Jump Files & Sounds for Jambient
Getting Sounds for Jambient
To play Jambient, you need sounds in wave file format. There are many, many sources for sounds on the Web. We've collected a few of our favourites on this page. Many are free; some have modest subscription costs, but have free files also available for download, and others are professional level and may charge more.
One thing about sounds for Jambient to keep in mind; you need not look for specifically 'musical' sounds to make Jambient music. Sound effects, bird calls, explosions, train sounds, guitars, drum beats; we've mixed with all of them. So don't be afraid to try out whatever you find; you'll quickly get the sense of what sorts of sounds you like.
Another source of sounds is your own recordings. Sampling short sequences from CDs, your own music or whatever can yield interesting results. Yes, there is such a law as copyright, so this is not a license to sample the last movement of Beethoven's 5th, or all of your favourite Tupac disc, but short samples are part of the remix culture - get used to it. If you really do want to play Jambient over the top of you favourite song, you can always put that CD into the tray of the computer you're running Jambient on, and simply play it. Lots of soundcards, like Creative Labs' SoundBlaster Live! will do a great job of letting you combine both, live, realtime.
Another thing to keep in mind: Jambient's ability to load sounds is limited by the available RAM on your computer. So if you have 16 Mb of System RAM, you won't be able to load in a 25 Mb recording of your favourite song. Nor do we recommend you try; Jambient seems to work best loading in short sounds of under 30 seconds duration. This is just in the nature of a looping mixer, where the sounds you build are often dependent on the rhythms in a repeated sound.
Some Sources for Wave Samples
* sounds in non-wave formats like .au can be converted using winAmp and other sound utilities.
Jump Files for Download
As an alternate to raw sounds you get from the sound sources above and others, Jambient supports a special output/input format that allows sounds and settings to be loaded all at once into Jambient. This means you can export and import mixes created by you or others easily. We've included a few here, and a longer explanation below. You can also take a look at the getting started section of our Flash intro to Jambient to find out how to load jump files.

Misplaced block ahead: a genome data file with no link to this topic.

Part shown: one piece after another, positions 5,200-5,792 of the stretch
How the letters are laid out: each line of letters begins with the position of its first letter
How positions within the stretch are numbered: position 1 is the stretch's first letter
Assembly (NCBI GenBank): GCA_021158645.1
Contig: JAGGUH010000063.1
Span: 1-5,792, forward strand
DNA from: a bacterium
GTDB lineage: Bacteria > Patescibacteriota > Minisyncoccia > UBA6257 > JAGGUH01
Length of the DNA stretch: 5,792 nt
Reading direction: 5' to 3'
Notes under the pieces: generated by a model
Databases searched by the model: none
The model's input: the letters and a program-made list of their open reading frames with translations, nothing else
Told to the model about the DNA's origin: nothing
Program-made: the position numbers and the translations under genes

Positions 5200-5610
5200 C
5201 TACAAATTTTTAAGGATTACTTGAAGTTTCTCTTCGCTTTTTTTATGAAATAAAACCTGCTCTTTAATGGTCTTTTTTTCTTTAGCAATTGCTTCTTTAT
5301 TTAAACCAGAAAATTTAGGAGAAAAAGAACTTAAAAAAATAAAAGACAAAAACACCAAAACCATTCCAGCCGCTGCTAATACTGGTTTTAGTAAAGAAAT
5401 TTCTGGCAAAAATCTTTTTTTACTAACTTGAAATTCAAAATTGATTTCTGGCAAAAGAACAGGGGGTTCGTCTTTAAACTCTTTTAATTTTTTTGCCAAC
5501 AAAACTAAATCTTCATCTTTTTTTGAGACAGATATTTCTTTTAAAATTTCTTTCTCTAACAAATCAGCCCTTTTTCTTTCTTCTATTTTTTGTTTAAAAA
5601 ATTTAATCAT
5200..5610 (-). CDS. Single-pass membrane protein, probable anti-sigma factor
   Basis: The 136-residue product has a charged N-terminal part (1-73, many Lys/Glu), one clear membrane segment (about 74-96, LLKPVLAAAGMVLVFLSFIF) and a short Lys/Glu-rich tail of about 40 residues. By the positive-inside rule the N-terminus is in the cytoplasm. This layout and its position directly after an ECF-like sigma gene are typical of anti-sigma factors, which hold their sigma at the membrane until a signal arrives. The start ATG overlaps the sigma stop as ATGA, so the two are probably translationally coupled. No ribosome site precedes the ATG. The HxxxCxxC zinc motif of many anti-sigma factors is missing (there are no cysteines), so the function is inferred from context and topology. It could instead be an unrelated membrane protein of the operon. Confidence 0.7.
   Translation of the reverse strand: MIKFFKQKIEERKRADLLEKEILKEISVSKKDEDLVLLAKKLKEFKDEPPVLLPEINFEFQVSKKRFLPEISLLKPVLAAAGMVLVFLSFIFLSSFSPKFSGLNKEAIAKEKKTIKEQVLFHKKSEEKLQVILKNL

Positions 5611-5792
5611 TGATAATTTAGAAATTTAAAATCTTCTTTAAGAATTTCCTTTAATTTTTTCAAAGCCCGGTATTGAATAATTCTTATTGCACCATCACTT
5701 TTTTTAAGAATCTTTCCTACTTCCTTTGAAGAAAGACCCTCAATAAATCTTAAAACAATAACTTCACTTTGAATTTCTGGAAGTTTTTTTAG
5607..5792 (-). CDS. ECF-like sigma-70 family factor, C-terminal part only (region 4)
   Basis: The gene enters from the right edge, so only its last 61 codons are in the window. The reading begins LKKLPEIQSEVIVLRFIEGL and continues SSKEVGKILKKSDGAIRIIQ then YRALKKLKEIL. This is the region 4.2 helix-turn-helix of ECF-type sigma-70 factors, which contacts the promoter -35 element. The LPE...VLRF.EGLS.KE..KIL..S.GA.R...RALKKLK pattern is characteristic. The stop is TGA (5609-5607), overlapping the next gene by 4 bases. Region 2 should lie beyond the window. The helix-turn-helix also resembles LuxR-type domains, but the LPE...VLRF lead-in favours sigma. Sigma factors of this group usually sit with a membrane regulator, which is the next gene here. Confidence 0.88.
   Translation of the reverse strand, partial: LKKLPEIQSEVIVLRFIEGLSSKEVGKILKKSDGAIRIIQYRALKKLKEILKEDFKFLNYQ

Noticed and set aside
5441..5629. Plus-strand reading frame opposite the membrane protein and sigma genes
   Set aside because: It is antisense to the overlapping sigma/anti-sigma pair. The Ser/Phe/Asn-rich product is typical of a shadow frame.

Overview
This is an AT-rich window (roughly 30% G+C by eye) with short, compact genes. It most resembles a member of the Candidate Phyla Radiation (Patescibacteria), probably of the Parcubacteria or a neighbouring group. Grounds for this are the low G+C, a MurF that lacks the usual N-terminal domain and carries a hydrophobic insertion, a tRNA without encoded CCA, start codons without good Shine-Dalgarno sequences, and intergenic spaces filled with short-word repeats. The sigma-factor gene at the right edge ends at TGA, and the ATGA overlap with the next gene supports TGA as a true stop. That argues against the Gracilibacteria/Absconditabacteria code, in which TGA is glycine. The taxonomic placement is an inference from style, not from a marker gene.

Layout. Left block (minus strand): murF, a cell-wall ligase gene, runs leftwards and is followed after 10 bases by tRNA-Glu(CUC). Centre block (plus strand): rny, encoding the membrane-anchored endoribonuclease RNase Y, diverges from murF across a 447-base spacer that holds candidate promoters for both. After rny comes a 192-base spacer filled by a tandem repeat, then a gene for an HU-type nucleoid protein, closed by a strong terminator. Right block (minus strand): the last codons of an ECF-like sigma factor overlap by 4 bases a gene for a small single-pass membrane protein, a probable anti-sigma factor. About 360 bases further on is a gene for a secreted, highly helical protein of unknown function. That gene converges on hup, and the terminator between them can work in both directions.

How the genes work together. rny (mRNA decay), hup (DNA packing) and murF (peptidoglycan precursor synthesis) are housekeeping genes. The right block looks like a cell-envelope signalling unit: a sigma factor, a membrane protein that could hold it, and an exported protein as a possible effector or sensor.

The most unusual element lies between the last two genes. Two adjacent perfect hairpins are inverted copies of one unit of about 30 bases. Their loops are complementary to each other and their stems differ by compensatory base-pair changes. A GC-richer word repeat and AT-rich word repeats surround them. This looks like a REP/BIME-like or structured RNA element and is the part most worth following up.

And more are on the way!
If you've created a jump file using Jambient, and would like to share it with others, contact us.
What are Jump Files?
When we were creating Jambient, we thought a lot about how users might share the sounds that they created. We considered a web-enabled system, but Jambient was designed to be used in many environments where this would not be possible: in performance, in clubs, on stages and so on.
As well, Jambient isn't meant to be a composition tool in the conventional sense; there is no score laid out over multiple bars in a regular rhythmic scheme; Jambient allows the construction of layered collections of loops that change and develop over time. So a score based on conventional midi or staff notation wasn't what was needed.
Jump files are what we came up with. A jump [.jmp] file is created in Jambient; it stores the settings that Jambient has at the moment that it is created, and you can find out more about how to do this in the manual pages. Jump files do something else; they collect together all the sounds that are loaded into Jambient's 16 channels at the time, and the whole lot is stored in the folder you designate.
So How Do Jump Files Help Me?
With the settings file and all the sounds it references together in one directory, it's easy for you to bundle them all up together and send them to a friend. Or, you could use jump files to work out the sounds you want Jambient to make, and then transport all of it to a new location; the performance, music studio, club where you use Jambient.
Since a given 'jam' [the name we give to a combination of sounds and settings loaded into Jambient] might use sounds from all over your hard drive, this makes it much easier to collect and distribute what's essential about your jam, without moving multiple directories of sounds.